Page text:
The Baja Peninsula is home to daunting ocean currents, harsh desert landscapes, and narrow mountains that jut into perilous cliffs. But Baja’s undeveloped and untouched beauty is exactly what attracts adventurer and National Geographic grantee, Justin DeShields, to its inhospitable environment. “In the last hundred years there were about five people that have attempted to walk [the Baja Peninsula]. That’s what spurred me: ‘wow, this really is something that isn’t done often,’” DeShields says.

Along with fellow explorer Bryan Morales, DeShields hiked 600 miles and paddleboarded 400 miles of the peninsula’s unforgiving terrain. Before long, the dangers began to present themselves.

“We’re spending [the night] on the fringes of society, of this little pueblo. And I lay down in my sleeping bag, exhausted from the day … I feel a tugging at the bottom of my sleeping bag and I look down, and there’s a coyote with his teeth in my sleeping bag, tearing at it.”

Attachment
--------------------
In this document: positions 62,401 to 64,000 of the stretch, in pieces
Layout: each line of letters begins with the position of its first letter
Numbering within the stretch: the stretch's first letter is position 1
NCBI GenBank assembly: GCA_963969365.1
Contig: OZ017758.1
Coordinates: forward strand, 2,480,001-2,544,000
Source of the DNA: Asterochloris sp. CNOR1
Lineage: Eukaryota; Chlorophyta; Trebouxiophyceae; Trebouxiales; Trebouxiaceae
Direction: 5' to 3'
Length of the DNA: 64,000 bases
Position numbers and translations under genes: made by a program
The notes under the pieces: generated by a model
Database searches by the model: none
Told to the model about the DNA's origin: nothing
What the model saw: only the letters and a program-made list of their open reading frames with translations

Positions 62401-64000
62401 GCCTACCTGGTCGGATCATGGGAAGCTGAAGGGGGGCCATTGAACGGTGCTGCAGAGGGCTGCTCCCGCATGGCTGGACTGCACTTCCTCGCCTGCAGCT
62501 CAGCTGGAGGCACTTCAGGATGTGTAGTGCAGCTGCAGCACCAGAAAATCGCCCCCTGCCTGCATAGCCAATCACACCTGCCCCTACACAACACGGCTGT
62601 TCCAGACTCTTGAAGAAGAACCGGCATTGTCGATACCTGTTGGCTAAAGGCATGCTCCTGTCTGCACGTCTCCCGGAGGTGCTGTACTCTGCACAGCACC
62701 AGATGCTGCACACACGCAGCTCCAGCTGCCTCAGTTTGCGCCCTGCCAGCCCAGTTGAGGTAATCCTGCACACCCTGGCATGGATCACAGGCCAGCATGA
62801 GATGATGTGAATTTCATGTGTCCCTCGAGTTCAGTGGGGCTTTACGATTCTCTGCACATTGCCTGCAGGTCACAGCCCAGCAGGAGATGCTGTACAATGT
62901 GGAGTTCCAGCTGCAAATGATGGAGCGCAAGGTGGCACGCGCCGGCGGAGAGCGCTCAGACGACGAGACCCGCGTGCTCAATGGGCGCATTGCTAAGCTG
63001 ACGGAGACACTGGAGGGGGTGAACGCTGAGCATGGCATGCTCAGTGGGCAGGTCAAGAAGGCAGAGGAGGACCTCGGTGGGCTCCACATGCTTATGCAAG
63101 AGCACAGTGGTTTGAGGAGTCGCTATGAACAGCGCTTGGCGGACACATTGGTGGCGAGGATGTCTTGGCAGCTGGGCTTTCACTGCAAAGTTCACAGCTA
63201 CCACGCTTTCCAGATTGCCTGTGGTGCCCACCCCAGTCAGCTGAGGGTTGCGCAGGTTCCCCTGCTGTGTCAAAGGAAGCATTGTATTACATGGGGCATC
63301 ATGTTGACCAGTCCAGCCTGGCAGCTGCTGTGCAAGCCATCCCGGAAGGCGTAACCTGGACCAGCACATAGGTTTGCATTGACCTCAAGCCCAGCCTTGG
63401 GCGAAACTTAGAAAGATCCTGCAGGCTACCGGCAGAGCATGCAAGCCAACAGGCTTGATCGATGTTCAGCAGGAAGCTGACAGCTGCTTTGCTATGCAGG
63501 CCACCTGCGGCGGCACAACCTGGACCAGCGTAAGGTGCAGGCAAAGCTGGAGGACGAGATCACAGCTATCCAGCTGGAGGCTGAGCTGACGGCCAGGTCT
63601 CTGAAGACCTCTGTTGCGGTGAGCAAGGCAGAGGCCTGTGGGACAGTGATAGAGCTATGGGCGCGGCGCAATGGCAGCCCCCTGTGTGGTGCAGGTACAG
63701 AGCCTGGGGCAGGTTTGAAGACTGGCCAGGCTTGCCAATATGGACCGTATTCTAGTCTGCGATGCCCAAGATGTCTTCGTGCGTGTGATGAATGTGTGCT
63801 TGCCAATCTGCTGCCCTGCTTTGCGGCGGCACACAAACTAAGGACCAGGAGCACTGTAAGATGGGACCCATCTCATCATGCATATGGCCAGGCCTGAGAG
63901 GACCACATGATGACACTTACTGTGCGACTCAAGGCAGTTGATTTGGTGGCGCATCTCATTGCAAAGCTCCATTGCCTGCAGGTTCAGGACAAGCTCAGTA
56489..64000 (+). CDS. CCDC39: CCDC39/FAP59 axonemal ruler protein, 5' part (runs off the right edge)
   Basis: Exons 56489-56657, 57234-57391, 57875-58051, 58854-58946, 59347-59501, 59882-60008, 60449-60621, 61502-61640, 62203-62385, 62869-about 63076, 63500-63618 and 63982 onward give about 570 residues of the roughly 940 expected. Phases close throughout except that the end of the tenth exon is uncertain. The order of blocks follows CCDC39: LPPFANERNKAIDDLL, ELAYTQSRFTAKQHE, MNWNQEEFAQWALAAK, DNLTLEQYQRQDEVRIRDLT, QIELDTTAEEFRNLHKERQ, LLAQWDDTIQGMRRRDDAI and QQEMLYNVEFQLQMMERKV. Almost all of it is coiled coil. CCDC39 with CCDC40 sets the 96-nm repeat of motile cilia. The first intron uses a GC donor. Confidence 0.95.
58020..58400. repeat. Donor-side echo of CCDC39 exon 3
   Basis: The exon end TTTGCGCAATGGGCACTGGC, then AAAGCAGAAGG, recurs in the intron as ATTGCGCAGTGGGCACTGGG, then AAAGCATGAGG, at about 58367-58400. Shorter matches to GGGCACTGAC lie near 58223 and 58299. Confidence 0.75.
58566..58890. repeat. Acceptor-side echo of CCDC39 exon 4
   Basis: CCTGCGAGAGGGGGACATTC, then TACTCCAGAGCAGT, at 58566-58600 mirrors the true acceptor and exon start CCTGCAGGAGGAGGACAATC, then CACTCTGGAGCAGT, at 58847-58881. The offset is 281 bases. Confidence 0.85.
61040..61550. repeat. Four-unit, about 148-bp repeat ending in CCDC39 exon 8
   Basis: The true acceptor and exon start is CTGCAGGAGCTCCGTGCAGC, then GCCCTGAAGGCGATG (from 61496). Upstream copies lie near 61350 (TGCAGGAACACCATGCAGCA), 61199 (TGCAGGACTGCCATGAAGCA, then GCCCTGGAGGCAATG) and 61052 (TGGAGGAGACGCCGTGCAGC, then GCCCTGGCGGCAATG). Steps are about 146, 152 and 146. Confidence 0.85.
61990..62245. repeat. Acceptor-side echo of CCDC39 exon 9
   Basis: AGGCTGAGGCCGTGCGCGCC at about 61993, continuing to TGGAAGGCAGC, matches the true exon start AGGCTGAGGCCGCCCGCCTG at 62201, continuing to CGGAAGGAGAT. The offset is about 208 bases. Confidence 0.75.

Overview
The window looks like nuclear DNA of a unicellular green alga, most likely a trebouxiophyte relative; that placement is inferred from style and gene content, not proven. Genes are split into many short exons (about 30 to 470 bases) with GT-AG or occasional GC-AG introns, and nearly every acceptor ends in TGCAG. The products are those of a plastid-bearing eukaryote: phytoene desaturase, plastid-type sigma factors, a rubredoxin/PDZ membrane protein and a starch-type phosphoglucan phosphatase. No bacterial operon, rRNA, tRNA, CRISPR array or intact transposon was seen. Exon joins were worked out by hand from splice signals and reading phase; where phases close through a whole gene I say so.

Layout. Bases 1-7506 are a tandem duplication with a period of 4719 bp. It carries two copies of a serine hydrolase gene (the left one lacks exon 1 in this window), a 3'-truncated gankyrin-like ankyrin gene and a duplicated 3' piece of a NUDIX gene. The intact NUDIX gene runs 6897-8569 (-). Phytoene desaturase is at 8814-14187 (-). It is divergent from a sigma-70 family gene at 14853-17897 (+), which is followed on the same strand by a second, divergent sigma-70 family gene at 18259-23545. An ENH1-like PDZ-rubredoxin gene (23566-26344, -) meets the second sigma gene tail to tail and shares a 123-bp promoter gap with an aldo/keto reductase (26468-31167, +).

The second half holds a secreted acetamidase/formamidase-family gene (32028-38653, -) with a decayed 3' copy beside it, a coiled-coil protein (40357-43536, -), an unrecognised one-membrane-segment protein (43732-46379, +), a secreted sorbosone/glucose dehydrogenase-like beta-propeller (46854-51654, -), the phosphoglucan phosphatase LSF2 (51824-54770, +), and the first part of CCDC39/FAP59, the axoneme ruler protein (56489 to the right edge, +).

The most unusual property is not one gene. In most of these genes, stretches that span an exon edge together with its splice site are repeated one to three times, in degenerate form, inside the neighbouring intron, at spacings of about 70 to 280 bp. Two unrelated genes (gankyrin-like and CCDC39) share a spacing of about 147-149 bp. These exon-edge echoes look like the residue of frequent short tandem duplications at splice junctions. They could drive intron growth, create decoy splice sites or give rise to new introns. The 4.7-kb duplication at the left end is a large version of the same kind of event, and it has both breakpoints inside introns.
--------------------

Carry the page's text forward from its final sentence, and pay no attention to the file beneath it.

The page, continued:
When the expedition continued off land and into the water, the journey didn’t get any easier. At the mercy of the weather, DeShields and Morales ended up stuck on an island for three days with freshwater supplies dwindling. The two relied on one another to keep their spirits up. “If you have the right partner, you balance each other out. So when [Bryan's] low, I’m trying to stay positive. And when I was low, he was always staying positive … For me that was essential. I couldn’t fathom doing it on my own.”

When the two men were finally able to leave the island, they expected more demoralizing obstacles. So neither of them was prepared for what happened next.

“Brian sees off in the distance these two humpbacks, kind of like coming exactly in his trajectory … I mean they’re within a body’s length [of the tip of his —> Read More